The UK is an active member, through both the Department for Transport (DfT) and the Civil Aviation Authority (CAA), of the Single Sky Committee (SSC) which was established in 2004 to give strategic direction. Senior officials from the Department also participated in the High Level Group, which was created by the European Transport Commissioner, to look at the future of the European Aviation Regulatory Framework; the Government fully support its ten recommendations and action plan that were published in July 2007.
The European Commission are currently working on the drafting of a second package of SES legislation and both the CAA and relevant divisions of the DfT are engaged in that work. The Government will closely scrutinise the proposals for this second package when they are issued later this year.
Mr. Tom Harris: The Department has met with officers at Somerset county council on a number of occasions over the last three years to discuss transport and operational issues. The following included the attendance of representatives from the Council's Executive:
24 July 2006Presentation to Somerset County Council at Road Safety Workshop.
In addition members of the Council's Executive may also have been present at meetings over the last three years between the Department for Transport and the South West Regional Assembly or other regional partnership bodies.
Sir Malcolm Rifkind: To ask the Secretary of State for Transport whether she has made an estimate of the number of dual-voltage trains that would be needed to operate both the Watford to Brighton service and the Thameslink service. 
Mr. Tom Harris: 109 dual-voltage trains will be required to operate the Thameslink service from March 2009. If the Watford-Brighton service were to be retained in its present form, and if the resources were to be set aside for that service, the requirement would be eight trains.
Norman Baker: To ask the Secretary of State for Transport what estimates her Department has made of the changes in carbon dioxide emissions attributed to the variable speed limits in force on the M25 in each year since the scheme was introduced. 
Mr. Tom Harris: The change in carbon dioxide emissions was estimated as part of the evaluation of the M25 J15-16 controlled motorway scheme. The variable speed limits were operational in the morning (7am to 11am) and evening (3pm to 7pm) peak periods. The assessment showed a reduction in carbon dioxide emissions of 4.5 per cent. on the northbound section and a reduction of 2.9 per cent. on the southbound section during the peak hours. This translates into a potential weekday saving measured over a calendar year of 1,184 tonnes of carbon dioxide for J15-16.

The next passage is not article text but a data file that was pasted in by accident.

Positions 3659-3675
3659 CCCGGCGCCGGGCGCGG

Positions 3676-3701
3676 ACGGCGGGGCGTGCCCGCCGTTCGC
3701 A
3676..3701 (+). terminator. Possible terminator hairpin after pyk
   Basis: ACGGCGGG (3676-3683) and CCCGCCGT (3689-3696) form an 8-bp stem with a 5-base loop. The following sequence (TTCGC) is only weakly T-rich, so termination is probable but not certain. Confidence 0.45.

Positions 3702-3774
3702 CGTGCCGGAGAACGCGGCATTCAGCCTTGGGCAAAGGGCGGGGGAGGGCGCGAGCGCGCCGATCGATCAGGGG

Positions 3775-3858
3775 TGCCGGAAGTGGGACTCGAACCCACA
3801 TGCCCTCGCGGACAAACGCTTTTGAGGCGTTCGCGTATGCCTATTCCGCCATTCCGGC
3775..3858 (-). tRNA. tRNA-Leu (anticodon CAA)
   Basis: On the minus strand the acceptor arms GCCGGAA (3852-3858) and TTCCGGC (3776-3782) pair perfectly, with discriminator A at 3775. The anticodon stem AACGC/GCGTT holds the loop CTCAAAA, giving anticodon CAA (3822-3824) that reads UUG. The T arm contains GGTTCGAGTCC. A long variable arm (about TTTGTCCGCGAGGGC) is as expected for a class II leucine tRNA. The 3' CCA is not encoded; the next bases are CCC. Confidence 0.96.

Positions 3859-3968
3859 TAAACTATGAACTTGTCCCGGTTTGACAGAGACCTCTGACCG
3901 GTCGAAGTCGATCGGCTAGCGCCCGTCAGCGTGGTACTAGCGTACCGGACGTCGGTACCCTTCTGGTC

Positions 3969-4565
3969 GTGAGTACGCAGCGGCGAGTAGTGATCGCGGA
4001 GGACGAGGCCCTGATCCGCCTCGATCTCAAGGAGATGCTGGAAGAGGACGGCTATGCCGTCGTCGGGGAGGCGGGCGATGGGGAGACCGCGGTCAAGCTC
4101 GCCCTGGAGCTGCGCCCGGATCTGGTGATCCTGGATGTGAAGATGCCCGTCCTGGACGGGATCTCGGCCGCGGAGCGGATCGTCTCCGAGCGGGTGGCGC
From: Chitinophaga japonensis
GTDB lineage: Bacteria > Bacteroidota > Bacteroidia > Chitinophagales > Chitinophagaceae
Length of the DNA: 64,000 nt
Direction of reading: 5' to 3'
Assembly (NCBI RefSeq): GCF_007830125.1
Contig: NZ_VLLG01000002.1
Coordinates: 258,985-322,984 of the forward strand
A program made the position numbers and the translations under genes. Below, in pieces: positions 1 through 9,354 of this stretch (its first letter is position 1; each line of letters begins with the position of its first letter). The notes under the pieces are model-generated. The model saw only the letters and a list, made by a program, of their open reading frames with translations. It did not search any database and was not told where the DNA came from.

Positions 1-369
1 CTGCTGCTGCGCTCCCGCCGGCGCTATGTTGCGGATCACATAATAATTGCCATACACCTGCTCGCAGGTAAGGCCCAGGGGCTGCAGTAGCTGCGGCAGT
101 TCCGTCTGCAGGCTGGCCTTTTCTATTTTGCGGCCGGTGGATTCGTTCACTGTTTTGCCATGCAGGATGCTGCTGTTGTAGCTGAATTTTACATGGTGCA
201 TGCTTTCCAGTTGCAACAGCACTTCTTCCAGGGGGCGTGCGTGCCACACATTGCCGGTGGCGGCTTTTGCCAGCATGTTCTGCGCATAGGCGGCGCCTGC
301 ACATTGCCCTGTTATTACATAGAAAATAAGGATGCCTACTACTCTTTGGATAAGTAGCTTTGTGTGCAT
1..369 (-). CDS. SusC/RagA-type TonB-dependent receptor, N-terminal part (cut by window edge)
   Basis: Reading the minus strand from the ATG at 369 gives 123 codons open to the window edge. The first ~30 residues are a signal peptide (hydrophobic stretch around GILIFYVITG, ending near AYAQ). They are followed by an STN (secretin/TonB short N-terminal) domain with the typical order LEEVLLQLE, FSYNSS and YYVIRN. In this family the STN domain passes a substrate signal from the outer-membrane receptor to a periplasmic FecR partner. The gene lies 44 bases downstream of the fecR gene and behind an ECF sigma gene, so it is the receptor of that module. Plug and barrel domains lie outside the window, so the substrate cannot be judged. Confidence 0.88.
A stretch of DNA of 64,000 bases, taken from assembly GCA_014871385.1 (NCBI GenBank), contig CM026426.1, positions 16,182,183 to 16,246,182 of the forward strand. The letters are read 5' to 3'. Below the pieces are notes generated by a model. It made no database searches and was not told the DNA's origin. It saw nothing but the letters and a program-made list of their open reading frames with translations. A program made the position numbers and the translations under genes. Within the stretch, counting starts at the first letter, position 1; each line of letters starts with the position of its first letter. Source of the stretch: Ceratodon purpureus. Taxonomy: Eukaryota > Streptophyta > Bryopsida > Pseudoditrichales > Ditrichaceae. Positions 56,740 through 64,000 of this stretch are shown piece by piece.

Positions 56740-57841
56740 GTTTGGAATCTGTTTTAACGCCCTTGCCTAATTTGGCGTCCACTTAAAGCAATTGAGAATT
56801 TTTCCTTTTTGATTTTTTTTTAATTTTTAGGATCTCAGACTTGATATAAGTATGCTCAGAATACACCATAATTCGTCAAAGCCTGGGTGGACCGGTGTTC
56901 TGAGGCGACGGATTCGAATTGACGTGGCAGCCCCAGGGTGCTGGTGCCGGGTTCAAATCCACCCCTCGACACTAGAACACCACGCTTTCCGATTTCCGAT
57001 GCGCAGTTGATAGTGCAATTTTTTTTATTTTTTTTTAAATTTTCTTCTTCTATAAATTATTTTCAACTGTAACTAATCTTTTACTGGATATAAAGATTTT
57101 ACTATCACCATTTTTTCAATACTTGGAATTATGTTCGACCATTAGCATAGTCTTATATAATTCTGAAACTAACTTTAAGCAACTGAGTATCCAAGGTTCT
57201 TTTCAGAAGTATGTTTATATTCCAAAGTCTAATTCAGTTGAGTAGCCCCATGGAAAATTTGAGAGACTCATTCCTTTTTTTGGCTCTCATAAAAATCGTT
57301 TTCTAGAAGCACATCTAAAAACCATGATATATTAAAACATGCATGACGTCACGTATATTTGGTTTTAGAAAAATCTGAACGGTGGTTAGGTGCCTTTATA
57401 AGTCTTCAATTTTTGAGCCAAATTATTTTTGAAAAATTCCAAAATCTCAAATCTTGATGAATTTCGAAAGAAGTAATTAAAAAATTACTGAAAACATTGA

Norman Baker: To ask the Secretary of State for Transport (1) what account the advanced motorway signalling and traffic management feasibility study took of the impact of carbon dioxide emissions of active traffic management operating at (a) 50 mph and (b) 60 mph; and if she will make a statement; 
(2) what estimate she has made of the effect on carbon dioxide emissions if the maximum speed for hard shoulder running in the modelling for the advanced motorway signalling and traffic management feasibility study were reduced from 60 mph to 50 mph. 
Mr. Tom Harris: All traffic modelling of the impacts of hard shoulder running undertaken as part of the advanced motorway signalling and traffic management feasibility study was carried out on the basis of a 60 mph speed limit during operation of the hard shoulder as a running lane.
The additional modelling undertaken to ascertain the effects on emissions of the smoothing of the traffic flow brought about by the imposition of controlled lower speed limits and hard shoulder running was done using average speed emissions curves based on actual data collected during the M42 pilot, which operated a 50 mph limit for hard shoulder running. It was not possible to provide a comparison with a 60 mph limit.
Following detailed safety assessment, hard shoulder running with a 60 mph speed limit is the standard to be adopted for future hard shoulder running schemes, starting with the M42 where this has been operational since 18 March. As a larger data set for hard shoulder running becomes available, the speed emissions relationships will be reviewed.
Further detail on the modelling undertaken is set out in the advanced motorway signalling and traffic management feasibility study report and technical annex, which are available on the DfT website at: